Planning is great and all but these animals are very unpredictable and can show up unannounced, so be prepared to take matters into your hands and fight back in whatever way you can.

ABOUT THE AUTHOR
Henry Silva
Henry Silva

Henry was hiking since he was 4. He was lucky enough to be born in Boulder, Colorado and enjoy Rocky Mountain National Park hikes growing up. His favourite is Longs Peak, which rises to 14,259 feet (4,346 m) above sea level. It is the highest point of the park. Henry likes to explore new hikes and spend his spare time in the wilderness.

  • Brian Green

    It is very important to understand the animals that inhabit the place you are going to visit and to learn the specific response for each animal. For example, in Yellowstone, there are both grizzly bears and black bears that roam some areas so you should definitely know the difference. So what to do if you run into these bears? Do not even try to outrun or fight back against a grizzly, you need to collapse and play dead. However, if you play dead with a black bear, you would likely get bitten because they are scavengers. You need to make yourself large by raising your arms and yelling loudly. So slowly back away from it while continuing to talk in a loud calm voice and making yourself big.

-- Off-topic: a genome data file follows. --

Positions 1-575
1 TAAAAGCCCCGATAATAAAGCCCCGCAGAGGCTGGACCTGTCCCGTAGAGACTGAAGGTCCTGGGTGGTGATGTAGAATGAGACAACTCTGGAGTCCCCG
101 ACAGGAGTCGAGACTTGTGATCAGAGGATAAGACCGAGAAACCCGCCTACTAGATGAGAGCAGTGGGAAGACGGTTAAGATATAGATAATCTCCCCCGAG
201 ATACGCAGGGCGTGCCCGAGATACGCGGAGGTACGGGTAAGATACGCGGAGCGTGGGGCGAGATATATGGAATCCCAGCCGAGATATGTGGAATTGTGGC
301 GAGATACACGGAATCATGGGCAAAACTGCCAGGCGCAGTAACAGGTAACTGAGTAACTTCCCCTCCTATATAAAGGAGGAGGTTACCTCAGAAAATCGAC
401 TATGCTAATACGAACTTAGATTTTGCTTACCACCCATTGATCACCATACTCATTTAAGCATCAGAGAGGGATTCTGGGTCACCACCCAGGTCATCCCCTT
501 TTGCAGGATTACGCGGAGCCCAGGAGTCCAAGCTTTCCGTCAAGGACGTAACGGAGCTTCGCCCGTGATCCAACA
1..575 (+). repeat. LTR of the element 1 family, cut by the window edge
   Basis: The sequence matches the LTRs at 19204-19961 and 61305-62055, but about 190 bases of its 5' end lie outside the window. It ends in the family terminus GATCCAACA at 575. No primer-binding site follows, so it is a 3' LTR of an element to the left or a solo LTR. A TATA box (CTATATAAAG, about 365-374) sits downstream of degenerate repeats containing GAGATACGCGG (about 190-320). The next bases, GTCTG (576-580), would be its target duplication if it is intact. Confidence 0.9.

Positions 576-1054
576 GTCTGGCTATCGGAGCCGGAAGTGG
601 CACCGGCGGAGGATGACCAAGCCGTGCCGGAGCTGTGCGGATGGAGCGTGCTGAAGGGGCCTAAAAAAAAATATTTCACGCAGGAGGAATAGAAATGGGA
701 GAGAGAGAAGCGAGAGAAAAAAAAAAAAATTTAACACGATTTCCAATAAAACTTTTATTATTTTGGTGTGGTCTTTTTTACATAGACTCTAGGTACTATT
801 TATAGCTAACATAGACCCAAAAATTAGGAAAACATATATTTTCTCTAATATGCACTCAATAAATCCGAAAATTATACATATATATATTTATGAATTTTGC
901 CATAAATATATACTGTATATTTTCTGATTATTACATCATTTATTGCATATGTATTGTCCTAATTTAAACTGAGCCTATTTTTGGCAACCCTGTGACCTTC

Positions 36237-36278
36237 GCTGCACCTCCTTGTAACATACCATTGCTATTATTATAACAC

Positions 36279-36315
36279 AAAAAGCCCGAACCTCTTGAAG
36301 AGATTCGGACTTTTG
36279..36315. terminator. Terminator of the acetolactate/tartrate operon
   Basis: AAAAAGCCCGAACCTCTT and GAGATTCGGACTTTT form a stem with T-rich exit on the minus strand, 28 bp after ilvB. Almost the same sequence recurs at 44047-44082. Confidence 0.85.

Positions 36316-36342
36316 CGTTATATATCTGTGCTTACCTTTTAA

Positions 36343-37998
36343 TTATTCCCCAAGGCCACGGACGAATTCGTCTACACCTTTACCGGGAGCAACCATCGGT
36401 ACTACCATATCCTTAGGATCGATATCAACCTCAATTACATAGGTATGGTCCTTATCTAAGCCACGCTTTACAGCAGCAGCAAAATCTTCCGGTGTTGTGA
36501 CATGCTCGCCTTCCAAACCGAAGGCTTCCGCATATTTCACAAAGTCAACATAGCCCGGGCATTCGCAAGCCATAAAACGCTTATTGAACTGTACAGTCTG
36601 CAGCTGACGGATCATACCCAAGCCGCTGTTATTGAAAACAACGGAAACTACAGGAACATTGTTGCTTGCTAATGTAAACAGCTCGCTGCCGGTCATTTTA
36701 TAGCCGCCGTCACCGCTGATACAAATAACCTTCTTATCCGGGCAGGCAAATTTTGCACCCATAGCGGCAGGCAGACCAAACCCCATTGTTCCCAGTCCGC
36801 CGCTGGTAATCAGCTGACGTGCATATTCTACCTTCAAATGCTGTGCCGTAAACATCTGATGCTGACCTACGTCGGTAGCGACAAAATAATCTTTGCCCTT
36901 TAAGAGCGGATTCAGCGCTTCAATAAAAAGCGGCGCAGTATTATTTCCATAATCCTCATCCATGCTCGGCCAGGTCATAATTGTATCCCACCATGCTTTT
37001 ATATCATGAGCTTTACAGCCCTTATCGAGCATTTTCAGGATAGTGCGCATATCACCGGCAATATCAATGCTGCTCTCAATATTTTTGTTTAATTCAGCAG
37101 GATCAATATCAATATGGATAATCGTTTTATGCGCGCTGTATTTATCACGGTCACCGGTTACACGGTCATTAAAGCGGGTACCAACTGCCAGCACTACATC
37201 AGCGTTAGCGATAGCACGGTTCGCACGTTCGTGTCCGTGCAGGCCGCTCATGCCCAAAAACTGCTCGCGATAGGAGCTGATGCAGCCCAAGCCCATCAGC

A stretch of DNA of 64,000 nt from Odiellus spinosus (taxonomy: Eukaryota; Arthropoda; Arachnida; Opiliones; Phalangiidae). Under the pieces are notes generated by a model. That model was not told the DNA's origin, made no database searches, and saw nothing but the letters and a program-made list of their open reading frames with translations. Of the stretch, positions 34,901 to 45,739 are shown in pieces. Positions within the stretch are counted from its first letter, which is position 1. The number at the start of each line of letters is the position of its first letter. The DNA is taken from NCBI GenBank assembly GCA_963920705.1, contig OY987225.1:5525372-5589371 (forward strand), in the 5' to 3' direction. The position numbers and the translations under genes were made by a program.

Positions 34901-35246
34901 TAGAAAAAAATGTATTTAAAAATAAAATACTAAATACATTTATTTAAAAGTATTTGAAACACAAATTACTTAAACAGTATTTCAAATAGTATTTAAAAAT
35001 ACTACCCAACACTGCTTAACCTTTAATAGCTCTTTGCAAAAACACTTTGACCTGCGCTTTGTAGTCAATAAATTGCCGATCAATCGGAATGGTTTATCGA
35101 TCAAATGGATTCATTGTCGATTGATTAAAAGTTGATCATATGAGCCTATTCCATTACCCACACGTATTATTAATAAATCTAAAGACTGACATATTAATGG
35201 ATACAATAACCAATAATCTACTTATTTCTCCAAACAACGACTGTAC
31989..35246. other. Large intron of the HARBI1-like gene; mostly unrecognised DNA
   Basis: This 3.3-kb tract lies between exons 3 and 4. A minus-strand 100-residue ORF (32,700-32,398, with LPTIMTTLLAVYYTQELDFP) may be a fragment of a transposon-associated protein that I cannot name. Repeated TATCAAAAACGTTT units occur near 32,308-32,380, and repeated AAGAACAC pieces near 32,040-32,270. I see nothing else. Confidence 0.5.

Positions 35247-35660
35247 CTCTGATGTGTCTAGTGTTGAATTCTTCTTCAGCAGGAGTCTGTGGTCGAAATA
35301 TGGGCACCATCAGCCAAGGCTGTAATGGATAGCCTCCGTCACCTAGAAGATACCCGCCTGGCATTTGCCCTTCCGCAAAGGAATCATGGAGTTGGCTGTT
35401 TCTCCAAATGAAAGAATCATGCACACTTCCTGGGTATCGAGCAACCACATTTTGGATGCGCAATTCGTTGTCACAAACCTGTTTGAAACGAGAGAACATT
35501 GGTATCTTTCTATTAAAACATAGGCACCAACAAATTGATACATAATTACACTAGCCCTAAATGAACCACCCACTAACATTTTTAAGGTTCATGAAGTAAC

• Joshua Baker

    I remember reading an article before by a guy who was attacked by wolves who advised that the first thing to do is to prevent the situation from escalating by into an attack situation by NOT making any eye contact and NOT showing your teeth. Without turning your back on the wolf, lower your head so the wolf will see you as submissive and non-threatening as you SLOWLY back away. You should also “never run”. Wolves love running after prey.

  • Henry Silva

    Thanks for the handy tip, Brian! There are a lot of mishaps concerning wild animals, especially bears. Most have learned to scavenge on campsites so care is needed. Being proactive also helps a lot so make sure you know the area well and don’t be afraid to ask from people who have been there before.

  • Henry Silva

    That’s correct! Making eye contact is a sign of aggression so lowering the head signals subservience. I do hope we won’t be in any of these situations, but then again, it pays to be proactive about it. Anything can go wrong in the wild – but isn’t it the same in our urban jungle? Be prepared and equip yourself to increase your chance of survival.